Background: Peutz-Jeghers syndrome (PJS) is a hereditary disorder characterized by mucocutaneous pigmentations and hamartomatous polyps mainly in the small bowel. These polyps may cause complications such as intussusception. Objective: To assess therapeutic efficacy and safety of double-balloon enteroscopy (DBE) for detection and treatment of small-bowel polyps in patients with PJS. Design: Prospective cohort study. Setting: Tertiary-care referral center. Patients: This study involved 13 patients with PJS, defined as a proven STK11 gene mutation or according to international diagnostic criteria. Intervention: DBE with enteroscopic removal of pedunculated polyps of ≥10 mm. Main Outcome Measurements: Location, number and size of small-bowel polyps, polypectomy data, and complications and long-term complications associated with development of small-intestine polyps. Results: Thirteen patients with PJS (8 male, mean age 31 years) underwent 29 DBE procedures. Ten patients (77%) had a history of partial small-bowel resection because of small-bowel polyps. Small-bowel polyps were found in all 13 patients. The majority of polyps (94%) were located in the proximal jejunum. A total of 82 polyps of ≥10 mm were detected, and 79 (96%) were endoscopically removed without complications. After the introduction of DBE, no small-intestine-polyp-related complications occurred during a follow-up period of 356 person-months. Limitations: Small number of patients. Conclusion: DBE is clinically useful and safe for diagnosis and therapy of small-bowel polyps in patients with PJS, even in patients with a history of extensive abdominal surgery. DBE may decrease the need for laparotomy in patients with PJS.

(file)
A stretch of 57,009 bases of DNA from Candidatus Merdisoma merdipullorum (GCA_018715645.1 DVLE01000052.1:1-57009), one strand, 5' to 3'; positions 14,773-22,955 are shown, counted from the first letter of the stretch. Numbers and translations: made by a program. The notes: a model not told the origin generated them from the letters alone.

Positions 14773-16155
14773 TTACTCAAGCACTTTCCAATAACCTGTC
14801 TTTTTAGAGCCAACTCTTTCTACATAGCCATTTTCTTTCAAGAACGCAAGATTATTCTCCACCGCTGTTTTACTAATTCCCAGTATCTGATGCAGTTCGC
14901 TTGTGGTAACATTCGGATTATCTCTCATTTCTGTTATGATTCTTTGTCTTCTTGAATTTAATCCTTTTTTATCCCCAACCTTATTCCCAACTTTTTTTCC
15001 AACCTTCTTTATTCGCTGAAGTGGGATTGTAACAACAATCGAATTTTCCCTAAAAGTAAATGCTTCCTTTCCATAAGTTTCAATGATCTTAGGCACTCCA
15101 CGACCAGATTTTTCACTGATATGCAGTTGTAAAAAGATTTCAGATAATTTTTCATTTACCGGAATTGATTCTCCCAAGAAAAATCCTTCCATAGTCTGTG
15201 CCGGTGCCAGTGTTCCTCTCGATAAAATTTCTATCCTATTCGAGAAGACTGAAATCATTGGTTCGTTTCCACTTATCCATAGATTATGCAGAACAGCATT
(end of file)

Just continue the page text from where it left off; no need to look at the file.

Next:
dx.doi.org/10.1016/j.gie.2009.11.005, hdl.handle.net/1765/26074
Gastrointestinal Endoscopy
Erasmus MC: University Medical Center Rotterdam

Gao, H, van Lier, M.G.F, Poley, J.-W, Kuipers, E.J, van Leerdam, M.E, & Mensink, P.B.F. (2010). Endoscopic therapy of small-bowel polyps by double-balloon enteroscopy in patients with Peutz-Jeghers syndrome. Gastrointestinal Endoscopy, 71(4), 768–773. doi:10.1016/j.gie.2009.11.005